China has taken steps to tighten its checks on citizens exchanging foreign currency ahead of anticipated renewed downward pressure on the renminbi in the new year, according to a Financial Times report.
The county’s policymakers have recently clamped down on capital flows leaving the country and have imposed new restrictions on outbound corporate acquisitions and investments, as part of an attempt to prevent the renminbi from steep falls in the future after depreciating nearly 6 percent versus the dollar in 2016.
The State Administration of Foreign Exchange has asked banks to improve their standards for verifying customers’ identities and to report large or questionable transactions, pointing out that “there have been leaks in China’s system of personal foreign exchange purchases,” and that “individuals and companies have avoided capital controls on overseas investments by disguising their transactions as goods purchases”.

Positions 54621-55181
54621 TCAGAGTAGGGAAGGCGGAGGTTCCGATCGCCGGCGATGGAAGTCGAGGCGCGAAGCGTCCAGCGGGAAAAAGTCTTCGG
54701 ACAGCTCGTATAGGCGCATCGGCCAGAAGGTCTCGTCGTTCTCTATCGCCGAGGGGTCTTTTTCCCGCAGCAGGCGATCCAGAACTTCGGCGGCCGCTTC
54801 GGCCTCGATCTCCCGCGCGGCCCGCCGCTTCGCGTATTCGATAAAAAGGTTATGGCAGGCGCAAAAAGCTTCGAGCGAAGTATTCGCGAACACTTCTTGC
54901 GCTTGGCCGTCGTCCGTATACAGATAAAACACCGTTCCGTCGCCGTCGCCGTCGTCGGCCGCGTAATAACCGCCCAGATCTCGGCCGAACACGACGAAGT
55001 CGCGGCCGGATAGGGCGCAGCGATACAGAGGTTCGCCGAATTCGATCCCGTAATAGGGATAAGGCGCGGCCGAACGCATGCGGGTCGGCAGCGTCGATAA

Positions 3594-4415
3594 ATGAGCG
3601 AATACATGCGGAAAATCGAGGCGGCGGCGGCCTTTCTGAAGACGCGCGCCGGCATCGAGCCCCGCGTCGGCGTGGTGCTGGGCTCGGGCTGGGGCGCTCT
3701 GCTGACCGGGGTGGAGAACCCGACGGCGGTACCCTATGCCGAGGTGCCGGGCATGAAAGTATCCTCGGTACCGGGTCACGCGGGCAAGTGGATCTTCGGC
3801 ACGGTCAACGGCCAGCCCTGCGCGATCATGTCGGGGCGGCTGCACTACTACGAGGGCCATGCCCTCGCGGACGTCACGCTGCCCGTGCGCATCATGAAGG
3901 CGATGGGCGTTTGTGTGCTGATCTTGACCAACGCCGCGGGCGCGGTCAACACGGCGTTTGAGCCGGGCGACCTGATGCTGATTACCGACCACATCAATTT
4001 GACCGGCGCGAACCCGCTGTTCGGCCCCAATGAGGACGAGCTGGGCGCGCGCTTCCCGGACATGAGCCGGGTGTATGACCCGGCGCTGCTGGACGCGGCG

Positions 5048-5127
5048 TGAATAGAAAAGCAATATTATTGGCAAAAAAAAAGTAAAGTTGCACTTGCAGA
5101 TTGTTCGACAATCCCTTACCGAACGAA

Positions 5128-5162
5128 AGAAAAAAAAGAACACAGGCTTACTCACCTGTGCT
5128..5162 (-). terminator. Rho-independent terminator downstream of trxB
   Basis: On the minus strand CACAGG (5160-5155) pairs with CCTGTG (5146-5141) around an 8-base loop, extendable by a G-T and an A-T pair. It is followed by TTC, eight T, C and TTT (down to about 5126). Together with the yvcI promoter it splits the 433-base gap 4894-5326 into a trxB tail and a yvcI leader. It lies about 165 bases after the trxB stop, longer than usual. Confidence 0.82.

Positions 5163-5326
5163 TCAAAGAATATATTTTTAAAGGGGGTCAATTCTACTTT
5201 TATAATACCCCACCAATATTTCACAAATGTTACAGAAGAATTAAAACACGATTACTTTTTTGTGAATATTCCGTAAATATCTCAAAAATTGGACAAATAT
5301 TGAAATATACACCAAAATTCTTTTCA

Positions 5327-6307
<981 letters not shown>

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China’s capital controls limit individuals to purchasing no more than $50,000 each year in foreign currency, a quota which reset on 1 January. The renminbi could come under renewed pressure to weaken when individuals use their fresh quotas once the banks reopen this Tuesday.
The central bank wants to ensure that the renminbi’s value stays above the red line of RMB 7 per dollar, which is considered a symbolic number for China’s policymakers. The onshore renminbi was trading at RMB 6.94 to the dollar at the weekend.
Whilst guarding the RMB 7: USD 1 line, central bankers are also trying to prevent foreign exchange reserves falling below the $3 trillion mark. The two goals are acknowledged to be hard to achieve simultaneously without the help of capital controls.
China’s foreign reserves fell by nearly $200 billion last year after the central bank sold dollar reserves in order to prop up the value of the renminbi against the dollar.